In May, a workshop was held with more than 40 public safety leaders from across Metro Vancouver to discuss radio interoperability issues and develop a regional plan for enhancing cross-agency communication. Key to the discussion was understanding the current state of regional radio interoperability and identifying a desired future state.
With the rollout of the Next Generation Radio Program (NGRP) on target for completion late 2017/early 2018, there is an unprecedented opportunity to help first responders take advantage of the improved communication capabilities that the new radio system offers for both routine and major events through shared talk groups. Although the current radio system has this feature already, a recent survey determined that many responders use less direct tools for communication (e.g., cellphones) to coordinate with other jurisdictions or agencies when radio talk groups would be far more effective. Training is going to be a major focus of the new system so all agencies have the confidence to practise and master improved interoperability with the new radios.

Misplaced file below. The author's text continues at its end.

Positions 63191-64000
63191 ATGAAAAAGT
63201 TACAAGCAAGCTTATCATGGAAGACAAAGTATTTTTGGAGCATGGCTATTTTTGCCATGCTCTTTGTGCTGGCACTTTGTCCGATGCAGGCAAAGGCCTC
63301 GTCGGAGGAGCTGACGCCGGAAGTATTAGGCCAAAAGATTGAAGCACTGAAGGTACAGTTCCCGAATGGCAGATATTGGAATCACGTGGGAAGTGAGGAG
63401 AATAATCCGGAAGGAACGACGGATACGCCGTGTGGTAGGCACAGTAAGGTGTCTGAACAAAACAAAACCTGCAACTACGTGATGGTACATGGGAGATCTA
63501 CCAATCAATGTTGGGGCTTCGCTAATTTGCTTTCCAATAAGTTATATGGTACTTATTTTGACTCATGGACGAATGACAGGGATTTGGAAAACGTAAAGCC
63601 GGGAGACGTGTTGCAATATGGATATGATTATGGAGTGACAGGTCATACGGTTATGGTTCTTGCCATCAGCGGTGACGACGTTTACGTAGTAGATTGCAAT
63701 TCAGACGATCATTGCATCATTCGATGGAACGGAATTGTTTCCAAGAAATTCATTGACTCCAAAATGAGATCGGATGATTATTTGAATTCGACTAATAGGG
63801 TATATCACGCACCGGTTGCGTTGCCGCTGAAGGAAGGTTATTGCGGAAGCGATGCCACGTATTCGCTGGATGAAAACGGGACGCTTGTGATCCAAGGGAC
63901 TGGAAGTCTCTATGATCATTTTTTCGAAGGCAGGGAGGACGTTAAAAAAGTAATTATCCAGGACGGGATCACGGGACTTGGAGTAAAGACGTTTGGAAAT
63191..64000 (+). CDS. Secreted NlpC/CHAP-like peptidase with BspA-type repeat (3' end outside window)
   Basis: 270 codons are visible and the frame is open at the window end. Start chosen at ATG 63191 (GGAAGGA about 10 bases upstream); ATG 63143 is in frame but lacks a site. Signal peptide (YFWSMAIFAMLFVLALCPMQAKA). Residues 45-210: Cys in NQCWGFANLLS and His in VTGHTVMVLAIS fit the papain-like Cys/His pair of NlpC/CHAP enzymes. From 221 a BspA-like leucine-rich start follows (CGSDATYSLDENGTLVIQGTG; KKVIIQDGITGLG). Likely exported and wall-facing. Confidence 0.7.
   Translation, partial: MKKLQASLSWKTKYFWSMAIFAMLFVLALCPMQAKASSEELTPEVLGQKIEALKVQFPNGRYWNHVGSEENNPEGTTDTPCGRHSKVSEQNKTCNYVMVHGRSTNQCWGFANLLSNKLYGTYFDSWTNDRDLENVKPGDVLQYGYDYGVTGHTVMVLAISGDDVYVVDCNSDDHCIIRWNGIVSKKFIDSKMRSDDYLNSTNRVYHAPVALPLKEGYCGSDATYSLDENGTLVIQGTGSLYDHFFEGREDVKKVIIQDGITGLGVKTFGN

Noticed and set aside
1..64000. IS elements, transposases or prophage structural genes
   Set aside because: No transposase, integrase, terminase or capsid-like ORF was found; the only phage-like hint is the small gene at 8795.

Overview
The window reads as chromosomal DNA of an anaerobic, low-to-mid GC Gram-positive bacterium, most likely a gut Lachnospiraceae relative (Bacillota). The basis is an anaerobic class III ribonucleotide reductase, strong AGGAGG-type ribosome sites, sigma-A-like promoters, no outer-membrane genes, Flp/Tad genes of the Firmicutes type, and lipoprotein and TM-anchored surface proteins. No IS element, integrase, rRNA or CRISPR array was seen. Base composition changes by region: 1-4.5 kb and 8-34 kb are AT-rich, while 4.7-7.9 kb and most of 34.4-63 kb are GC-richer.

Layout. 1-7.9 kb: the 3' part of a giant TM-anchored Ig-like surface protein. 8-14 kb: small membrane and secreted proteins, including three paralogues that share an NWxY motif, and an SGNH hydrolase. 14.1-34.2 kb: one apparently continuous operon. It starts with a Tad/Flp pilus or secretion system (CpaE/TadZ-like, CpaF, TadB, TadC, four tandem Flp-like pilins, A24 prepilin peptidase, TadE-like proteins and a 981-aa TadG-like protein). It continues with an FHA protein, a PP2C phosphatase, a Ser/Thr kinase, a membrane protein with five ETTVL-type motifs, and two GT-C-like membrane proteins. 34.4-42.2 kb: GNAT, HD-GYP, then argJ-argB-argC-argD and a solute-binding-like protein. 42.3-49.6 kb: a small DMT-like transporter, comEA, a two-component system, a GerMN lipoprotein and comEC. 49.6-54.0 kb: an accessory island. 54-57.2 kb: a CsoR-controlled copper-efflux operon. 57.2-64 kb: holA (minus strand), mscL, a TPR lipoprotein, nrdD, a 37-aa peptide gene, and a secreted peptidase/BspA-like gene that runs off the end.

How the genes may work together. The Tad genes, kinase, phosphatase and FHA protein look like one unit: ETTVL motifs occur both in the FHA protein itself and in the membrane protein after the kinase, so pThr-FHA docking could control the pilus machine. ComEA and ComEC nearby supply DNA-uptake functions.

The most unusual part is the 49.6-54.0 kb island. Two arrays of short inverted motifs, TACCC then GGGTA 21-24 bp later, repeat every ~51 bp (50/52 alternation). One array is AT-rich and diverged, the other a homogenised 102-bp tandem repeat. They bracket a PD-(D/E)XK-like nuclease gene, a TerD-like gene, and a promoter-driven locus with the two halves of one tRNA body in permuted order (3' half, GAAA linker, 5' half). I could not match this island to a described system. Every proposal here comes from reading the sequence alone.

An Interoperability Working Group (IWG) was formed just over a year ago to advance multi-jurisdictional and multi-discipline communication for all E-Comm partner agency services. Made up of experienced agency experts and chaired by Richmond Fire Chief John McGowan, the IWG is building a framework to bring forward interoperability for all radio users on the system. It is a broad cooperative group including municipal police and RCMP, fire services, BC Emergency Health Services and leadership and technical support from E-Comm.
“It’s a huge collaborative effort of all working parties,” explains Chief McGowan. “To be truly interoperable, it means you are able to communicate with who you need, when you need it. That’s the piece we’re looking at advancing.”
The Chief adds the IWG is working hard to facilitate and drive change in our radio system and that E-Comm’s expertise and leadership have been beneficial in driving this world-leading radio system in the name of public safety.